Hey guys! Did you hear the rumor about Daniel Bryan? And the one about CM Punk? Oooh! And Okada – you know New Japan probably owes WWE for allowing Jericho to work Wrestle Kingdom! I heard Batista’s gearing up for a final run in WWE as well. And now that Ricochet’s in WWE, he has to be in the Rumble, right?
The names go on: Ethan Carter III, Bobby Lashley, Pete Dunne, and Jeff Hardy. Rumors raging, scouring betting lines, fan theories abound…
Welcome to Rumble season.
I wrote an article in 2014 for Cageside where I scolded WWE for how poorly they had read their fan base during that year’s Royal Rumble. That was the year of Daniel Bryan, by the way. In hindsight though, I get WWE’s decision.
Daniel Bryan was a competitor coming from the wrestling indies. Anyone who knew Bryan knew him from wrestling. But Batista? That dude was off in Hollywood doing things, shaking hands, meeting new people. He was a veteran wrestler that WWE had counted on to draw for them for years in the past. It makes all the financial sense in the world to go with the guy who might bring more eyeballs to WrestleMania, right?
In the end, the overwhelming enthusiasm for Bryan drew mainstream attention. WWE shifted course. Batista headlined WrestleMania, and so did Bryan. Both the WWE and the fans got what they wanted.
That year worked out well. But fans have been slow in learning the lesson of Batista: When it comes to the Royal Rumble, WWE would rather not take risks with its winner.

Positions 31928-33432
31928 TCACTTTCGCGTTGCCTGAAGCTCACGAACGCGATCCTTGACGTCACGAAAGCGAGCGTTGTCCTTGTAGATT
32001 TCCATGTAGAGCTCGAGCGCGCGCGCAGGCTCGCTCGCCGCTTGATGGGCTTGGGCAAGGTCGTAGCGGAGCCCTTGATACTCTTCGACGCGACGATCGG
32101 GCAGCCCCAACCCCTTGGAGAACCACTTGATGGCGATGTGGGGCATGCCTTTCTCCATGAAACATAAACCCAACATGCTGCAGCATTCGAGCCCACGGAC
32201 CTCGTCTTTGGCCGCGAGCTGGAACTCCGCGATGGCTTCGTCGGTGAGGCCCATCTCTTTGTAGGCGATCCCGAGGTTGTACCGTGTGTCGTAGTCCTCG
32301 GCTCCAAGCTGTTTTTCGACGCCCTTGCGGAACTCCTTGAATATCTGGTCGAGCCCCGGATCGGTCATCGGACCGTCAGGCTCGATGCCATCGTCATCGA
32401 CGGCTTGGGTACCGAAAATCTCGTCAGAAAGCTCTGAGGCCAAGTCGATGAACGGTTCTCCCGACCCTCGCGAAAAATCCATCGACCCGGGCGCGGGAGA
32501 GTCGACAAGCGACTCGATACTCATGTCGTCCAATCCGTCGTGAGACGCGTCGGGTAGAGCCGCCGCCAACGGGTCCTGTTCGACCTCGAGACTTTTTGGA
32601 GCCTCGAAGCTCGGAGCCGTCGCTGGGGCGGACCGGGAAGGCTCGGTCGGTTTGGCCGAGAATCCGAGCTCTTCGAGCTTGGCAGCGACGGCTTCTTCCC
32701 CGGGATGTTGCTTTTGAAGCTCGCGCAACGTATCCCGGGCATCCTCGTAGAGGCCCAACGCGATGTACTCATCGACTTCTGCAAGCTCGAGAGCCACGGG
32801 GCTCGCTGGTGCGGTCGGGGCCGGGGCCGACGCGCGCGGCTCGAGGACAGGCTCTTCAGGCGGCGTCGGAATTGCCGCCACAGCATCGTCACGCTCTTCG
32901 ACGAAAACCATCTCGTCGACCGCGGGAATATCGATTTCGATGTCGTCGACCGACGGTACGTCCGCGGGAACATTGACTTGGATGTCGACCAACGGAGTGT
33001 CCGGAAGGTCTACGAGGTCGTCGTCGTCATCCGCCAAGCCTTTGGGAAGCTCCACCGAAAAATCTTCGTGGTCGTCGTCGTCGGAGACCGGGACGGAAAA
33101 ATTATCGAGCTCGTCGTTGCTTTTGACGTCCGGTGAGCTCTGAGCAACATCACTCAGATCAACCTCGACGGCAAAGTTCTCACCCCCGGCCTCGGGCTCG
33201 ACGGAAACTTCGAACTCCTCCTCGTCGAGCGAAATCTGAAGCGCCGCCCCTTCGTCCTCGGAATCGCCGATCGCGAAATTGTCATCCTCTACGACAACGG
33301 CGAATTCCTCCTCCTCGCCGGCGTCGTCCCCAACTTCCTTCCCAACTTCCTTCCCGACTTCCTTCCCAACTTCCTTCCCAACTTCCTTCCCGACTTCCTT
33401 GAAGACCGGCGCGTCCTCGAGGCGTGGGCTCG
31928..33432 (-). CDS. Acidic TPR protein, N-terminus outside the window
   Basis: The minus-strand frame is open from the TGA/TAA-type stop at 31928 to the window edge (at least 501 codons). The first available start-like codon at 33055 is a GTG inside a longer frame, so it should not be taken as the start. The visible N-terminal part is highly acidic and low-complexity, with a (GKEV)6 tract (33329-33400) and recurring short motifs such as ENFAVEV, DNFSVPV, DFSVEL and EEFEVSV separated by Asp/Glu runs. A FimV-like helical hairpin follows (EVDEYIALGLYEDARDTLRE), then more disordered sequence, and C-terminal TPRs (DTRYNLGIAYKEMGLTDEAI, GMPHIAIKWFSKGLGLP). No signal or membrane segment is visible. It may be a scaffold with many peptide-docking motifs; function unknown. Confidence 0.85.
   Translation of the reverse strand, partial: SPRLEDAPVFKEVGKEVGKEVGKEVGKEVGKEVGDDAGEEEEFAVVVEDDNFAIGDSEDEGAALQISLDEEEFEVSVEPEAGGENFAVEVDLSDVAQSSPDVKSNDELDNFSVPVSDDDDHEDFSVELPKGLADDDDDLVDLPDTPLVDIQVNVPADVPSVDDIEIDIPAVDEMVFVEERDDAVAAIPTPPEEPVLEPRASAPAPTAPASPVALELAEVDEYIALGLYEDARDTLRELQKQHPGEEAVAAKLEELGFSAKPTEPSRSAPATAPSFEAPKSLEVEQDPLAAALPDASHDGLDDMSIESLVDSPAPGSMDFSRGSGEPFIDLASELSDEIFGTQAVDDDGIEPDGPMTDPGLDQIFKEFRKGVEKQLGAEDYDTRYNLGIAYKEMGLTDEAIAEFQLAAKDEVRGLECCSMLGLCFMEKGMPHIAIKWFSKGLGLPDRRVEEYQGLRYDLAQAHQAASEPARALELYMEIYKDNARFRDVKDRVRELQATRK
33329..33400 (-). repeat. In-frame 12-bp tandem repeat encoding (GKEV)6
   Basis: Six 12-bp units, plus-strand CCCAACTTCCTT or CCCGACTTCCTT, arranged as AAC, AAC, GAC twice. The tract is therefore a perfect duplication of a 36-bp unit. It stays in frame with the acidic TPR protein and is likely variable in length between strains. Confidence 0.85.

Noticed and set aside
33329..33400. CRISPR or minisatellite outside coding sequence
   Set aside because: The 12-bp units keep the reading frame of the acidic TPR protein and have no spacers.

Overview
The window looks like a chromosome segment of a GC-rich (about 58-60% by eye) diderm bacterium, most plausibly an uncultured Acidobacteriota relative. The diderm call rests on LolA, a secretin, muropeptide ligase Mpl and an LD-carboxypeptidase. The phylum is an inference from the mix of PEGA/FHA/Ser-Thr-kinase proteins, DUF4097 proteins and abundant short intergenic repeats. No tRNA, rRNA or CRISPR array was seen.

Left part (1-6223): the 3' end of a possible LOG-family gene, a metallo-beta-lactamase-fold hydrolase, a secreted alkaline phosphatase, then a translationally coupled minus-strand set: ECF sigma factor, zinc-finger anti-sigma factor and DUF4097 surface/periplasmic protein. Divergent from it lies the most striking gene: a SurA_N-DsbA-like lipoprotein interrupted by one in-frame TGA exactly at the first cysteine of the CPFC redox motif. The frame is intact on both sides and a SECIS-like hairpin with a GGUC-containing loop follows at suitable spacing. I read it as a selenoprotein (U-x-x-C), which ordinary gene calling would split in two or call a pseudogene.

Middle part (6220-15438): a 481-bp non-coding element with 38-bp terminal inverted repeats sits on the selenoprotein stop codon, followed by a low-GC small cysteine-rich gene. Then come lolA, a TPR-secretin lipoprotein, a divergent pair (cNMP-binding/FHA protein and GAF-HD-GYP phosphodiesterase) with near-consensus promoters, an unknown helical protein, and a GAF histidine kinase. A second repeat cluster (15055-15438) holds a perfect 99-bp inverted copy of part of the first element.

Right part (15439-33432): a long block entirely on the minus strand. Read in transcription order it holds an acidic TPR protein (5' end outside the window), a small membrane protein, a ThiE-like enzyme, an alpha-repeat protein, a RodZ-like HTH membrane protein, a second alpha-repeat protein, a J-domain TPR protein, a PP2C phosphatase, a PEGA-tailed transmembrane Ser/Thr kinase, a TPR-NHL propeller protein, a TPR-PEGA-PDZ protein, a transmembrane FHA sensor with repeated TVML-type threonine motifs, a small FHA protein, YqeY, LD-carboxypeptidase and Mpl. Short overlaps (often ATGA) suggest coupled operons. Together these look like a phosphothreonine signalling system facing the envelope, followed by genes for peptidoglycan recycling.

In the past ten years, 8 of the ten Rumble winners had been a World Champion prior to their Rumble victory. The only two exceptions? Roman Reigns and Alberto Del Rio.
In the past ten years, John Cena and Randy Orton hold two wins a piece. Two big-named part-time wrestlers won as well: The aforementioned Batista and Triple H.
And perhaps the most tempering stat of all: In the past ten years, the Royal Rumble winner had around eight years of experience on the main roster at the time of their Rumble victory.
So when it comes to the Rumble, expect a familiar face to be pointing at the WrestleMania sign. You’ll know their name, you’ll know their story, and there’s a good chance that it won’t be the man or woman you were hoping for.
I must sound like a spoilsport, but that’s not my intention here. As a fan, it’s okay to want a surprise winner! But with that said, you have to also realize that such a decision is a financial risk for WWE. It’s much easier to go with a man or woman they already know they can trust. They’d also like a name that will draw mainstream attention.
That’s the antithesis of what the fans in Philadelphia will want. They’ll want a well-known wrestler whose work around the world is critically acclaimed. They’ll want a Nakamura, an Omega, a returning Punk or Bryan. And frankly? That sort of name goes against what WWE’s usually looking for.
So temper your expectations and instead demand what WWE has no excuse not to give you. The Royal Rumble should have surprises. It should have fun debuts. It should have silly things like Tye Dillinger entering at #10 last year.
The Rumble should also be used to introduce new feuds for WrestleMania. It should feature good storytelling and fun moments. The Royal Rumble should be a unique spectacle that keeps us chatting long into the night about how much fun it was.
We’re seven days away from the Rumble and rumors will continue to fly. And by all means, keep hoping for Bryan to make a magical return to wrestling. Just be prepared in advance to settle for a Cena, Orton, or Reigns.